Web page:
In a classic article on the problems governments can be expected to face with Bitcoin adoption, Daniel Krawisz writes:
All organizations tend to evolve so as to resist change, but governments, being subject to the problems of socialism, suffer much worse from this because government operations lack a clear concept of efficiency [for] their overall success, the relative importance of any of its parts, or the relative merits of alternative organizational structuring. Consequently, governments can more easily evolve into labyrinthian structures that nobody understands without anyone realizing what is happening.
An eye-opening article called Sinkhole of Bureaucracy describes a surreal example of this phenomenon in an outstandingly incisive way. In an abandoned Pennsylvania mine, which is now an office containing 600 federal employees and endless filing cabinets, process all the federal retirement pensions on paper by hand. The system is widely understood to be insane and dysfunctional, but despite repeated and ceaseless attempts to automate the process beginning in the early 80’s, the system has not changed. It is not a problem of will, but of knowledge: there is no one available with the skills to carry through the transition successfully, no one who knows precisely what those skills would be, and no one who can evaluate anyone else for them. As a result, the attempts to develop an automated process failed because the software engineers did not understand the laws and the bureaucracy well enough to design something correctly, and the bureaucrats did not know how to tell if the software engineers knew what they were doing.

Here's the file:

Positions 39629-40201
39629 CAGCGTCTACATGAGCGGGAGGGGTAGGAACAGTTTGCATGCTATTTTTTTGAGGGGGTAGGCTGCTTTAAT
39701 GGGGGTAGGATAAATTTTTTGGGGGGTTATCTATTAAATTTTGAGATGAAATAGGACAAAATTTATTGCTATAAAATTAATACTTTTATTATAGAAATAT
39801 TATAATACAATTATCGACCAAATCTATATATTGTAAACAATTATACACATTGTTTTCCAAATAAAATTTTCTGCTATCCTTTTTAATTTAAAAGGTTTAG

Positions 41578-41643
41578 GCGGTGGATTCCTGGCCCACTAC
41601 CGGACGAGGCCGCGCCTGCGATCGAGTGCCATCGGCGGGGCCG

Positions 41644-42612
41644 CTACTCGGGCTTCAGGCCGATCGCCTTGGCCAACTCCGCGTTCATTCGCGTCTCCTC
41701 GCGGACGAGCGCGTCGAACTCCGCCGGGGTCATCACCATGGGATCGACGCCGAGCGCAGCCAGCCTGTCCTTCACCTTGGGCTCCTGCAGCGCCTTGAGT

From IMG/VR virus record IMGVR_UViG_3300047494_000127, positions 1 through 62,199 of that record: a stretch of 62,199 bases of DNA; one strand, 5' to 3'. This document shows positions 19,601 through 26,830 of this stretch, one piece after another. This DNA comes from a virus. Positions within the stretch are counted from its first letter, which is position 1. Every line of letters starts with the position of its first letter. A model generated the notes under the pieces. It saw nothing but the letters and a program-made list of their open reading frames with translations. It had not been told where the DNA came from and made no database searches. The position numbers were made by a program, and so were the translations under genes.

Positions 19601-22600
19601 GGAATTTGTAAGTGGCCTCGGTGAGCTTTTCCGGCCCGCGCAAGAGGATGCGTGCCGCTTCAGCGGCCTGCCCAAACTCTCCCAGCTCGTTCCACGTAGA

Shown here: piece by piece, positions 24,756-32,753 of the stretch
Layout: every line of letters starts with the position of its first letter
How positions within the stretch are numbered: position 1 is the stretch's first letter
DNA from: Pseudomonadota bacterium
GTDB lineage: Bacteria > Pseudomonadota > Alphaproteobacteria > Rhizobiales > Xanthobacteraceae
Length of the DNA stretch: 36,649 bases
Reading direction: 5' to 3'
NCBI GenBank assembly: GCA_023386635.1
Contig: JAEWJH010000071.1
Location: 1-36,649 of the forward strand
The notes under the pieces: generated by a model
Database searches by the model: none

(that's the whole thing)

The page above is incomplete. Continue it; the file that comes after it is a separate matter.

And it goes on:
Will the federal government be able to adapt to Bitcoin? This would require building an a system not just for the one department, but for the entire organization, and it would have to be built properly — it must distribute decisions enough so that bitcoins cannot be stolen easily by employees. After reading that article, I think it is reasonable to think that the government may not be up to such a task at all.